Jacopo da Ponte
Jacopo Bassano (also known as Giacomo da Ponte, c. 1515 - 13 February 1592) was an Italian painter who was born and died in Bassano del Grappa near Venice, from which he adopted the name.
His father Francesco Bassano the Elder was a "peasant artist" and Jacopo adopted some of his style as he created religious paintings with novel features including animals, farmhouses, and landscapes. He trained initially with his father, Francesco da Ponte the Elder, then in the studio of Bonifacio Veneziano. His mature style, however, followed the example of Titian. Having worked in Venice and other Italian towns, he established a workshop in Bassano with his four sons: Francesco the Younger (1549–1592), Girolamo (1566–1621), Giovanni Battista (1553–1613), and Leandro (1557–1622). They shared his style, and some works are difficult to attribute precisely.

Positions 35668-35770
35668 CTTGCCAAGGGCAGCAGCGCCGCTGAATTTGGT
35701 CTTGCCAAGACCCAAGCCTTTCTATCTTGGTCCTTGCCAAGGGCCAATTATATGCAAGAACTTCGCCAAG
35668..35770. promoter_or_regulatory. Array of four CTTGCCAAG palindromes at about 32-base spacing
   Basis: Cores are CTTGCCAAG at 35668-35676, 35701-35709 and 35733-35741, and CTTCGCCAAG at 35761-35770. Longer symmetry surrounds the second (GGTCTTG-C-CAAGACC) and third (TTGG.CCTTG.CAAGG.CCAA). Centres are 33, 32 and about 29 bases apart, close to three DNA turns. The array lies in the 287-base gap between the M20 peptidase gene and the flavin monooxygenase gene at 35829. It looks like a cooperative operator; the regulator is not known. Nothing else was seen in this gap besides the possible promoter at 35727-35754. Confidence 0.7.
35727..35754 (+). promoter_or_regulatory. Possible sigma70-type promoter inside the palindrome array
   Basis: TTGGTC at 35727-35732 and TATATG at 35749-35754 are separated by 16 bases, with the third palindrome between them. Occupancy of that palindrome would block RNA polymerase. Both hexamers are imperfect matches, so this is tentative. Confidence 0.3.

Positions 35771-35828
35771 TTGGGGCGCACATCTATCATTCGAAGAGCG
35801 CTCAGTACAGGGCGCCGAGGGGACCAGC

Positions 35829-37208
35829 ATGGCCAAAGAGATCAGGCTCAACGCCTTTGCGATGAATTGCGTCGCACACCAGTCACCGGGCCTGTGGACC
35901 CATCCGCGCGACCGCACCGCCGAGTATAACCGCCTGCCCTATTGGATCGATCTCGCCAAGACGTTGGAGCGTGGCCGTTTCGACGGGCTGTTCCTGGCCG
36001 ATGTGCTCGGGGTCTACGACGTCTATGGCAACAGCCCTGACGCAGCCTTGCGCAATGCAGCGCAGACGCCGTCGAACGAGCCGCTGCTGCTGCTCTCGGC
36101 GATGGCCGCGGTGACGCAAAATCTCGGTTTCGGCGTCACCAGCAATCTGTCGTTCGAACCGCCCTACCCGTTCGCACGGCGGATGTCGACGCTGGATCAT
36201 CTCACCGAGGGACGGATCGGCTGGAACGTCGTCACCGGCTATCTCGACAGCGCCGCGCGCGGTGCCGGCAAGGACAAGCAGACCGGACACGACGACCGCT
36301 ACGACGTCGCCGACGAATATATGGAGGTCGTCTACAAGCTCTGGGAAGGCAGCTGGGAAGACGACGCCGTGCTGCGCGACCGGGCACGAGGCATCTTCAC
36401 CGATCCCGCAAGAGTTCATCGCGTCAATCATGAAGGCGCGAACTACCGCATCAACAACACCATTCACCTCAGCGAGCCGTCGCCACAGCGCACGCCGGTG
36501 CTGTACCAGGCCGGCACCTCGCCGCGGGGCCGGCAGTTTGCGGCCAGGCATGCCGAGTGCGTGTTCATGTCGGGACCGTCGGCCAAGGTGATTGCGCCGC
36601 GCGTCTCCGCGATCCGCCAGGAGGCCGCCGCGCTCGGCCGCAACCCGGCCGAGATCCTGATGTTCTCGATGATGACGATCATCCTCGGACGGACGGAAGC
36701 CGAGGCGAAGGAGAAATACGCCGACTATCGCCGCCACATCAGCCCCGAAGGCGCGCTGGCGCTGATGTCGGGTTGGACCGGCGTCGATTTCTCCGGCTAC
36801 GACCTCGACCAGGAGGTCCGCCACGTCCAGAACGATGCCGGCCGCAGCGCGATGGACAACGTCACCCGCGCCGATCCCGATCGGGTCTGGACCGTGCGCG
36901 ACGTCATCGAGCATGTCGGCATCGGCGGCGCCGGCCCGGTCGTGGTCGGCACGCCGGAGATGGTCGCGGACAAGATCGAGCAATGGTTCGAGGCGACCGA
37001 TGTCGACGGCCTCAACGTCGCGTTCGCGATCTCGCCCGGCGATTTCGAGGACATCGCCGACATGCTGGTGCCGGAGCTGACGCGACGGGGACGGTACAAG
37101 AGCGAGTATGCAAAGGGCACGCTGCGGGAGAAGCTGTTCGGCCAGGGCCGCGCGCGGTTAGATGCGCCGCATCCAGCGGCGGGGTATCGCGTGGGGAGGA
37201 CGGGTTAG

While he learnt from other artists of the time, his relationships with them varied, notably when he portrayed Titian as a moneychanger in Purification of the Temple. Other particularly notable works include Jacob’s Return to Canaan, Dives and Lazarus, Acteon and the Nymphs, The Last Supper and Annunciation to the Shepherds.
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